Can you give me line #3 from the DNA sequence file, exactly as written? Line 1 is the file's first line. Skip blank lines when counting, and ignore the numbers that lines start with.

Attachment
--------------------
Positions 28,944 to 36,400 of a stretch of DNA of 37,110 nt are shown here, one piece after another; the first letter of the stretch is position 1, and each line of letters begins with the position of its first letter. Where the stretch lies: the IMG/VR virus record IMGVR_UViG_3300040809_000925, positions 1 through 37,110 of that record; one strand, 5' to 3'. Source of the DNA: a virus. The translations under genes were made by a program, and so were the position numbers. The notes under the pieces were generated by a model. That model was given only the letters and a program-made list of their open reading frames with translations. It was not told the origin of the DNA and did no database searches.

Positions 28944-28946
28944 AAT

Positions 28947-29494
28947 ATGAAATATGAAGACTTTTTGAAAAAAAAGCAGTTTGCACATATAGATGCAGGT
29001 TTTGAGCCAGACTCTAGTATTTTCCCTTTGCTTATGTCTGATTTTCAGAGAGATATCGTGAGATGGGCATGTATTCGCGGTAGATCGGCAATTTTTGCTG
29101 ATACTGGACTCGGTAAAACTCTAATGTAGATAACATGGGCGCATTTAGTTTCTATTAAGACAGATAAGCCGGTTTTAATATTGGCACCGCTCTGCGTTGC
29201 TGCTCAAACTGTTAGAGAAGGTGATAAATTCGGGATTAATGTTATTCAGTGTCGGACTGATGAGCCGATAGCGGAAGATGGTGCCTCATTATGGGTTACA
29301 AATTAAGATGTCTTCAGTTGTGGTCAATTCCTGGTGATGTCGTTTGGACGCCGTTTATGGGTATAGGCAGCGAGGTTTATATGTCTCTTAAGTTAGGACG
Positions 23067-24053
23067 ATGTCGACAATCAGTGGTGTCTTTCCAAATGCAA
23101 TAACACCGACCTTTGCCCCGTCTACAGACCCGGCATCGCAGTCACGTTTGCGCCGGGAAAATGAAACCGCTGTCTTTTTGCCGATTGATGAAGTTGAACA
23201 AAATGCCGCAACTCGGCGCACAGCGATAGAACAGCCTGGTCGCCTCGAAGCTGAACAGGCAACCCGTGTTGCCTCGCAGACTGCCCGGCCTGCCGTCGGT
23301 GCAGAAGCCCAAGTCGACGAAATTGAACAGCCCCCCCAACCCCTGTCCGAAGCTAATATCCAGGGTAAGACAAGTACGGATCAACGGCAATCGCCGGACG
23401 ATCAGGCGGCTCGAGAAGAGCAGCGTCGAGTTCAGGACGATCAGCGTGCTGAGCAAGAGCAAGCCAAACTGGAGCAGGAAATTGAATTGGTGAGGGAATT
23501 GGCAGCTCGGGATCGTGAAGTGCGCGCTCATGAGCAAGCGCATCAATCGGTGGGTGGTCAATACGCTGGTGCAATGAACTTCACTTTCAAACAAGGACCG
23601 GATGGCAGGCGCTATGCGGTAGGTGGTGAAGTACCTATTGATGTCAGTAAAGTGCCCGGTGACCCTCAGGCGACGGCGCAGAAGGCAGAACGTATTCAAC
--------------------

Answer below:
28944 AAT